What are your thoughts on a generalist approach versus specializing in a sub-specialty as one develops as a litigator?
To be a true generalist these days is not really possible. But I do think one should aspire to the attitude of a generalist. For example, I don’t think you should narrow yourself to a subcategory of a particular kind of commercial law. I think the best lawyers keep track of broader developments and are able to see analogies between the area they practice in most often and other areas. The reality of practice is you will develop a specialty. But I think you should always try to think broadly about your practice and the law because there are important common principles and connections between different fields.
Looking back, what experiences as an associate best prepared you for life as a litigation partner?
When I was a junior associate, which I guess I classify as the first through fourth years of practice, I worked on a substantial number of cases where I was the only associate. That may be uncommon. But those cases—even though they were necessarily small—forced me to think about the whole case because I couldn’t rely on other people to do that. So I actually think being one of the few people on a small case early in your career teaches you how to approach bigger cases later in your career.
How can lawyers prime themselves for stand-up experience?
When you work on cases, it’s helpful to think about them as though you are in charge and responsible for the entire case. If you approach the case that way, you will learn it, and you need to know the case inside out to do a top-notch argument. So I’d say that’s one method that will help you perform better at oral argument and increase the chances that someone will assign one to you. I also think it is helpful to watch oral arguments, so you can see the variety of ways lawyers do them. This is yet another reason I think clerking is useful. The amount of time you invest on your own in keeping up with legal developments also helps in preparing for oral argument. Being familiar with broader principles, not just the facts and law of your own case, is valuable because a judge is thinking not just about your case, but also about how your case fits with broader precedent.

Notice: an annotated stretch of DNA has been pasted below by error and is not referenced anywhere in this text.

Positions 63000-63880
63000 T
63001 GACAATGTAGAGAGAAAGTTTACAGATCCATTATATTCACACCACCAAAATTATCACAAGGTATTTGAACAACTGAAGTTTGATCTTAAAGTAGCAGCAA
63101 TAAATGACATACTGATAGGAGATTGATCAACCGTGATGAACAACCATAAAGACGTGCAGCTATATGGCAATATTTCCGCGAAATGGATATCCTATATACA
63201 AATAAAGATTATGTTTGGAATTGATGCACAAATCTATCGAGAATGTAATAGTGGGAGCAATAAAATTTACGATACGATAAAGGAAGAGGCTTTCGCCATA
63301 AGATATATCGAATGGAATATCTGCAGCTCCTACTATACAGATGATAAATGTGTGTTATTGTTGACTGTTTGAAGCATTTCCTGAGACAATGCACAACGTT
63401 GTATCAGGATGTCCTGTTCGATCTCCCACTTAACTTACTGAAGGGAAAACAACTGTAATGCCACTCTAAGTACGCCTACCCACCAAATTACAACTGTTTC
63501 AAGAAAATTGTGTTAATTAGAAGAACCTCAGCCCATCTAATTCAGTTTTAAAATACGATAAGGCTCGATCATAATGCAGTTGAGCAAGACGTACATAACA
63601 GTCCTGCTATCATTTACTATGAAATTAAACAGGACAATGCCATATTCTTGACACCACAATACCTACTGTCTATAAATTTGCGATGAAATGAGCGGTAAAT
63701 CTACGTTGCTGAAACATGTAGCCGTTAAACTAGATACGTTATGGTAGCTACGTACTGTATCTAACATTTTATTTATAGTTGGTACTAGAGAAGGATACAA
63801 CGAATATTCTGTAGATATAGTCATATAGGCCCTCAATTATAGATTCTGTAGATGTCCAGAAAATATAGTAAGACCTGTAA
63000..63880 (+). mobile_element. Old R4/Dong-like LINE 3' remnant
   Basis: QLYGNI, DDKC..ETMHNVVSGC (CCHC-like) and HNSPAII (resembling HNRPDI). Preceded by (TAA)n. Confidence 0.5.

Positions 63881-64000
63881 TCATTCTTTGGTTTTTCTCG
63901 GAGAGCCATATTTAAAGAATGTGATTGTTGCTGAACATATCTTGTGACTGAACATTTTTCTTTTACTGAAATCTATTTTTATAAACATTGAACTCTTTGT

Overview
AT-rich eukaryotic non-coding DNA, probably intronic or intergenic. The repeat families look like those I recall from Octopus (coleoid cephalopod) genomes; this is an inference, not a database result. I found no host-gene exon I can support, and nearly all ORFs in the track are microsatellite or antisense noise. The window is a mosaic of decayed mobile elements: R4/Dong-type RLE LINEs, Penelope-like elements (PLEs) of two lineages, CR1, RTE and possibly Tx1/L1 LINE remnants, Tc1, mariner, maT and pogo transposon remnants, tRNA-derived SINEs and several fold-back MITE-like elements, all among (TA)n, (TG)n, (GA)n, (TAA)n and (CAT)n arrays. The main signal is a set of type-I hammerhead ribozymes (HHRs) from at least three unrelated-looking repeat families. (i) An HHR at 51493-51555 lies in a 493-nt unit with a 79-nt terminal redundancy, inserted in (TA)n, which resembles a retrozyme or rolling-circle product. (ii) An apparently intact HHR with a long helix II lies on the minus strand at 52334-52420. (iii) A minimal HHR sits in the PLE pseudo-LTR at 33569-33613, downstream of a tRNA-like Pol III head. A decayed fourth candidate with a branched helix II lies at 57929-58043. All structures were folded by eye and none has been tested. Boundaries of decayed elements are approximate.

Anitha Reddy graduated from Stanford Law School in 2008. While at Stanford, she was managing editor of the Stanford Law Review. After law school, Ms. Reddy served as a law clerk to the Honorable John Gleeson of the United States District Court for the Eastern District of New York and to the Honorable Pierre N. Leval of the United States Court of Appeals for the Second Circuit. Ms. Reddy served as a law clerk to Justice Ruth Bader Ginsburg of the Supreme Court of the United States for the October 2014 term. She became a partner of the firm in 2018.
This is a sponsored blog post by Wachtell, Lipton, Rosen & Katz. To view the firm's full's profile, click here.